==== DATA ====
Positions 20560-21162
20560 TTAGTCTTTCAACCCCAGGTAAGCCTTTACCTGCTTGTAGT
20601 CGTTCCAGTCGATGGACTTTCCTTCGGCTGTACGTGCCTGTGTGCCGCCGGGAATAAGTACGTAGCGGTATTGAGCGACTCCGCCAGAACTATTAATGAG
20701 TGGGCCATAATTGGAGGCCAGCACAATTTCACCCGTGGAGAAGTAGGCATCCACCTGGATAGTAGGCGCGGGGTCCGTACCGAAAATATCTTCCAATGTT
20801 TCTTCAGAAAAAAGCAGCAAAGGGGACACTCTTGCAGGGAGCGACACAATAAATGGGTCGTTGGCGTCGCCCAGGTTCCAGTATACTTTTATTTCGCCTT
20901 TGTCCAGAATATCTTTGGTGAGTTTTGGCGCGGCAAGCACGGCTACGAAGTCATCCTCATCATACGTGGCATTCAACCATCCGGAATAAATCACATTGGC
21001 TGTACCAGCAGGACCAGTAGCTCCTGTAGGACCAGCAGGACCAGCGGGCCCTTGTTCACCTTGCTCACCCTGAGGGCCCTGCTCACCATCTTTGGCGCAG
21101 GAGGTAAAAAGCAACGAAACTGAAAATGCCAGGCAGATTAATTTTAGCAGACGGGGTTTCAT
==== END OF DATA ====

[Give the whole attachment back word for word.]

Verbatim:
Positions 20560-21162
20560 TTAGTCTTTCAACCCCAGGTAAGCCTTTACCTGCTTGTAGT
20601 CGTTCCAGTCGATGGACTTTCCTTCGGCTGTACGTGCCTGTGTGCCGCCGGGAATAAGTACGTAGCGGTATTGAGCGACTCCGCCAGAACTATTAATGAG
20701 TGGGCCATAATTGGAGGCCAGCACAATTTCACCCGTGGAGAAGTAGGCATCCACCTGGATAGTAGGCGCGGGGTCCGTACCGAAAATATCTTCCAATGTT
20801 TCTTCAGAAAAAAGCAGCAAAGGGGACACTCTTGCAGGGAGCGACACAATAAATGGGTCGTTGGCGTCGCCCAGGTTCCAGTATACTTTTATTTCGCCTT
20901 TGTCCAGAATATCTTTGGTGAGTTTTGGCGCGGCAAGCACGGCTACGAAGTCATCCTCATCATACGTGGCATTCAACCATCCGGAATAAATCACATTGGC
21001 TGTACCAGCAGGACCAGTAGCTCCTGTAGGACCAGCAGGACCAGCGGGCCCTTGTTCACCTTGCTCACCCTGAGGGCCCTGCTCACCATCTTTGGCGCAG
21101 GAGGTAAAAAGCAACGAAACTGAAAATGCCAGGCAGATTAATTTTAGCAGACGGGGTTTCAT